Robert Thistlethwayte

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Robert Thistlethwayte (baptized 16 December 1690 – c. January, 1744) was the third son of Francis Thistlethwayte (b. 1658) of Winterslow, Wiltshire.[1] He was a Warden of Wadham College, Oxford and clergyman in the Church of England.[2]

In 1737 Thistlethwaite fled to Boulogne after being accused of making homosexual advances towards a student, William French, whose tutor John Swinton was also accused of homosexual practices. Satirical poetry was written about these events.[3] The following limerick possibly also refers to Thistlethwayte.[4]

There once was a Warden of Wadham
Who approved of the folkways of Sodom,
For a man might, he said,
Have a very poor head
But be a fine Fellow, at bottom.

Allegations of homosexual behaviour, which was considered scandalous at that time, and the College's decision to take out fire insurance combined to prompt the following verse:[citation needed]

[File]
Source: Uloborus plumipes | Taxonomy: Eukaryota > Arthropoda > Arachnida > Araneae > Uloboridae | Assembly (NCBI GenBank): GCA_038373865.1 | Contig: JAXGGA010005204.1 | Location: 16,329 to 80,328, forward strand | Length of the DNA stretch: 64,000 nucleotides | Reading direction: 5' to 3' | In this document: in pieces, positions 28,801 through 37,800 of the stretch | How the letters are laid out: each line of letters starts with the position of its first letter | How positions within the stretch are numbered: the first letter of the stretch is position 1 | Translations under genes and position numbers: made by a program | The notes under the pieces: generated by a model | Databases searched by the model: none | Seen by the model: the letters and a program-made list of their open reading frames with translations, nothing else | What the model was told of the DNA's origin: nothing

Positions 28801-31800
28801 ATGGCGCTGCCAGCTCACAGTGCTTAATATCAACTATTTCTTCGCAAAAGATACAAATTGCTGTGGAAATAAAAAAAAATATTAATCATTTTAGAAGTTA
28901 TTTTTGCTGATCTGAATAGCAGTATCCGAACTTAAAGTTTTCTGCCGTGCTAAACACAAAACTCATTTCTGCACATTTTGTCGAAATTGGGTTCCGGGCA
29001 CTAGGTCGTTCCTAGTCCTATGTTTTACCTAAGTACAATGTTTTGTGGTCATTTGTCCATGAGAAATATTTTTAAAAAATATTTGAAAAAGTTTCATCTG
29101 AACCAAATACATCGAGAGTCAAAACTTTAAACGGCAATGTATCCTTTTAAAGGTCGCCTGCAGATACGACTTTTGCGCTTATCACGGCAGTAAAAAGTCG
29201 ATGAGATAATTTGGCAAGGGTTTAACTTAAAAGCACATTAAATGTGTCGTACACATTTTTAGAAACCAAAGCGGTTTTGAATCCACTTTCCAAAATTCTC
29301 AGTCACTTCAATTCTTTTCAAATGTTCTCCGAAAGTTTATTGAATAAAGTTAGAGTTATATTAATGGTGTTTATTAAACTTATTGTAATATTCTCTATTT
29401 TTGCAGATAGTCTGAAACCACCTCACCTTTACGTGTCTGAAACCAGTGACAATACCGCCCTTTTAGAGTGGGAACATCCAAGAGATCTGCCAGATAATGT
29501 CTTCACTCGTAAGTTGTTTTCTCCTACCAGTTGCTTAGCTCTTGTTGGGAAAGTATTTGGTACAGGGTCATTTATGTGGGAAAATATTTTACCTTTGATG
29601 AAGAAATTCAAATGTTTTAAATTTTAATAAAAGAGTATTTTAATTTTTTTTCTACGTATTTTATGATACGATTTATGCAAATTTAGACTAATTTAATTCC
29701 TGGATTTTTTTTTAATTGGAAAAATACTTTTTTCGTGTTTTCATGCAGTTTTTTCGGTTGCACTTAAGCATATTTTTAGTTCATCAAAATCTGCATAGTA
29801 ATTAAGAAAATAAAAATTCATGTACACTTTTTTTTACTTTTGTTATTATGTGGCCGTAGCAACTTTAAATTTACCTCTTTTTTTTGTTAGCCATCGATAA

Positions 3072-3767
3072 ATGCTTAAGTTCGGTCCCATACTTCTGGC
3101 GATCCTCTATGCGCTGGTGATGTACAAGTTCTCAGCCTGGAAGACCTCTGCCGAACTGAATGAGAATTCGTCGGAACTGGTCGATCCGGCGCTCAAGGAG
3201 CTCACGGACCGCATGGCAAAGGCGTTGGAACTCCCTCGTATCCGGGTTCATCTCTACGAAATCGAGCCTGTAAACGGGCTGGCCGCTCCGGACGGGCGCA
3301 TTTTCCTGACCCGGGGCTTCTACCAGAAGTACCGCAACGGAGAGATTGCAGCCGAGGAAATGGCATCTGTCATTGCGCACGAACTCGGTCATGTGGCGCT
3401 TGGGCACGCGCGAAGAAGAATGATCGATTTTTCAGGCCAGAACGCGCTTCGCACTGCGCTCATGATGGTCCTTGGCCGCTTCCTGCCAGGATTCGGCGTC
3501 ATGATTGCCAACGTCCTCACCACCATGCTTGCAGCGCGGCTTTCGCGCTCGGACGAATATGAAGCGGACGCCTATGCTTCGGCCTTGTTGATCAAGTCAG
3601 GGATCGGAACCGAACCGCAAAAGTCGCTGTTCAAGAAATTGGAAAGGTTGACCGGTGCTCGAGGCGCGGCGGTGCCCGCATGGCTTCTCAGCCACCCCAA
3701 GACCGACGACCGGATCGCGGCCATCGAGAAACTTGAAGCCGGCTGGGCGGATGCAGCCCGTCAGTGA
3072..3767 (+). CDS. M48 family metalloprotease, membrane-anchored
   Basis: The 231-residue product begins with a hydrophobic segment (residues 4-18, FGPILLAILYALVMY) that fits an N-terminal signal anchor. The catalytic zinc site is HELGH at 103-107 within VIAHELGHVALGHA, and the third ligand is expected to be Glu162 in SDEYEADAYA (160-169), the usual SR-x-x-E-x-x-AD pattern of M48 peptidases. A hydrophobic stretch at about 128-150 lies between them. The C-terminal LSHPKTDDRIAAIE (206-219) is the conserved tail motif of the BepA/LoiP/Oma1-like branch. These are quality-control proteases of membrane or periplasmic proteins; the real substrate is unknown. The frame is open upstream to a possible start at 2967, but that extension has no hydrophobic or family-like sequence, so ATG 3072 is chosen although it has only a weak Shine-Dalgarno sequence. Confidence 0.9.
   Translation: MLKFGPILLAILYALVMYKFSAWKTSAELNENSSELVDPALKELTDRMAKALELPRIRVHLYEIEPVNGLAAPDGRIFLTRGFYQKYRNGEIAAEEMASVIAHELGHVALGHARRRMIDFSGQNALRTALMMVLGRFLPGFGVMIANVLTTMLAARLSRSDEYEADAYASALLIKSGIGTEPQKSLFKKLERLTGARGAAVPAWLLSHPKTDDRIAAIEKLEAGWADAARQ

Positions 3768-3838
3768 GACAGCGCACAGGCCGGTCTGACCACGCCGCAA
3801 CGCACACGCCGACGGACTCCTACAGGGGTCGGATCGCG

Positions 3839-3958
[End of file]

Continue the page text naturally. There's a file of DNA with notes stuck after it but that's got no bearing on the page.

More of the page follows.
Well did the am'rous sone of Wadham
Insure their house 'gainst future flame;
They knew their crime, the crime of Sodom,
And judg'd their punishment the same.

References[edit]

  1. ^ http://oxfordindex.oup.com/view/10.1093/ref:odnb/74037 National Biography: Thistlethwayte, Robert
  2. ^ http://www.british-history.ac.uk/report.aspx?compid=63888
  3. ^ Norton, Rictor (2004-06-05). "The State of Rome, 1739". Archived from the original on 2006-09-25. Retrieved 2006-12-24. 
  4. ^ Norton, Rictor (1998). "Bawdy Limericks". Archived from the original on 2006-09-25. Retrieved 2006-12-24. 
Academic offices
Preceded by
William Baker
Warden of Wadham College, Oxford
1723–1739
Succeeded by
Samuel Lisle